The Max was grounded more than two years ago following crashes in Indonesia and Ethiopia that killed 346 people.
India lifted its ban on Boeing Co.’s 737 Max jet, a major boost to the American planemaker that leaves China as the only leading aviation market yet to allow the aircraft to resume service.
India’s decision comes after it observed “no untoward reporting” on jets already flying since 17 global regulators allowed it to resume flights, the Directorate General of Civil Aviation said in an order posted on its website on Thursday.
Boeing rose 0.4% to $222 before the start of regular trading in New York. The stock had climbed 3.3% this year through Wednesday while the Dow Jones Industrial Average advanced 16%.
The Max was grounded worldwide more than two years ago following crashes in Indonesia and Ethiopia that killed 346 people. While the U.S., Europe and most other major markets allowed the jet to resume flights in late 2020 or earlier this year following extensive fixes, India and China held back.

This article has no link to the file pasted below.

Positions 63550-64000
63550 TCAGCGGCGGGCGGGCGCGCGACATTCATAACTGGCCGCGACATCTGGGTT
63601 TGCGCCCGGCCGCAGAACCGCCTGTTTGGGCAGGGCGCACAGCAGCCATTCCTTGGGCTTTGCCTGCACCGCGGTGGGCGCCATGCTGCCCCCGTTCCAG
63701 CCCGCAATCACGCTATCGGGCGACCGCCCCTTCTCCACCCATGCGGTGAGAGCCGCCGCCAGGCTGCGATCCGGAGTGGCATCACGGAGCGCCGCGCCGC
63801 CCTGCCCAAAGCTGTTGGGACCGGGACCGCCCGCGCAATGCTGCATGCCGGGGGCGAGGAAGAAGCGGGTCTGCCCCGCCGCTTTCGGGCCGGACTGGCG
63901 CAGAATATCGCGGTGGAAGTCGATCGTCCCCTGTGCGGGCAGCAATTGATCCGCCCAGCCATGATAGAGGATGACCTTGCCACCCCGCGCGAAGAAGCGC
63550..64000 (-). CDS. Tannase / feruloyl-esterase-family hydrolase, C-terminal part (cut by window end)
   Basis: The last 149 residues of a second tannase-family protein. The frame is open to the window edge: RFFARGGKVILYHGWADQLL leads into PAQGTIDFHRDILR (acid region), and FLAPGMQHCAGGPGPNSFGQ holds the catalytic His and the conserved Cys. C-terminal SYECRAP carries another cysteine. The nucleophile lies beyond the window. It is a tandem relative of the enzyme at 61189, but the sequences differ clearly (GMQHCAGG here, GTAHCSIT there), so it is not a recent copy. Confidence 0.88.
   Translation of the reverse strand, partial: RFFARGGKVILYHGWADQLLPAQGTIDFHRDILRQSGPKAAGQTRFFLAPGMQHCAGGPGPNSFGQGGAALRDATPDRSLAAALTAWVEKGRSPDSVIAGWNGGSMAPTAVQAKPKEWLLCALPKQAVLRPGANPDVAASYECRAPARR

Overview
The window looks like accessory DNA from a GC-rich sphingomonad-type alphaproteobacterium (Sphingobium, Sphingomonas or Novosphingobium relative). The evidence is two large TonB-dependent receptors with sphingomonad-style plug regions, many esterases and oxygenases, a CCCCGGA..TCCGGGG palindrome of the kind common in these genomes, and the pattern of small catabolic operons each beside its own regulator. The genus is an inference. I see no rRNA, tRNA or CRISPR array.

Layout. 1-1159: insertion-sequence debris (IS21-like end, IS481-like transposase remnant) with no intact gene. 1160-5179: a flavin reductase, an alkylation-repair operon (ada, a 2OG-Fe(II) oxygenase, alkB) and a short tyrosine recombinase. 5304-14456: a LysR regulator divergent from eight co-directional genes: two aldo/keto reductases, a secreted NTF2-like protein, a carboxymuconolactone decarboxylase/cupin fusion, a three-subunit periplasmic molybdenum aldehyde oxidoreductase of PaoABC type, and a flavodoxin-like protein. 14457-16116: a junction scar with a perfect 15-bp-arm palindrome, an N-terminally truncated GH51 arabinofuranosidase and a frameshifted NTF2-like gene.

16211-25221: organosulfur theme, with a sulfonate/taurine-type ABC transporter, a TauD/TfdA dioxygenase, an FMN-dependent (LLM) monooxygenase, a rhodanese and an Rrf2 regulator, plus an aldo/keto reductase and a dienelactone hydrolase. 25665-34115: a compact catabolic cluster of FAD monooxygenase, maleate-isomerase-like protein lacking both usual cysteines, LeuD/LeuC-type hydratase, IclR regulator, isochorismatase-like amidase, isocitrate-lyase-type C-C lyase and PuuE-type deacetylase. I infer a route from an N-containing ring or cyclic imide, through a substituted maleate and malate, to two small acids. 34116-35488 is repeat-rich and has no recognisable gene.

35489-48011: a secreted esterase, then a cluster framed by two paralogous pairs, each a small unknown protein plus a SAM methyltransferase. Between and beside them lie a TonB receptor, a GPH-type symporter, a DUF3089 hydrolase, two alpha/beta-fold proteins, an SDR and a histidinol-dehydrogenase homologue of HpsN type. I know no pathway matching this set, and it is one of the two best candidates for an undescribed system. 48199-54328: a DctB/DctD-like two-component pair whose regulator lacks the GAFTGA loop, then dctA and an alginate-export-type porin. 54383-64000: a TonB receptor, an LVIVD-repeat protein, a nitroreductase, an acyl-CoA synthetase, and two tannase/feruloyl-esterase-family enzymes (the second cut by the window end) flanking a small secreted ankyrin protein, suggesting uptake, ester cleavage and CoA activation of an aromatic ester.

Boeing has met local requirements, including setting up a simulator in the South Asian nation, and India is now satisfied with the jet’s performance, Bloomberg News reported earlier this month. Boeing is still working with Chinese authorities to lift the ban there and has conducted a test flight in the country, though it could take months before commercial flights resume.
While Airbus SE A320s dominate the skies in India, the country is increasingly important for Boeing, where it has only one customer with orders — SpiceJet Ltd. The planemaker is in advanced discussions with Akasa, a new Indian airline backed by billionaire investor Rakesh Jhunjhunwala, to sell it as many as 80 Max planes, Bloomberg News has reported.
In April, India allowed Max jets registered in other nations to enter its airspace if the flight was permitted by the registering authority in the country of origin.
Boeing forecasts airlines in India will need more than 2,200 new jets worth almost $320 billion over the next 20 years as an emerging middle class upgrades from trains and buses.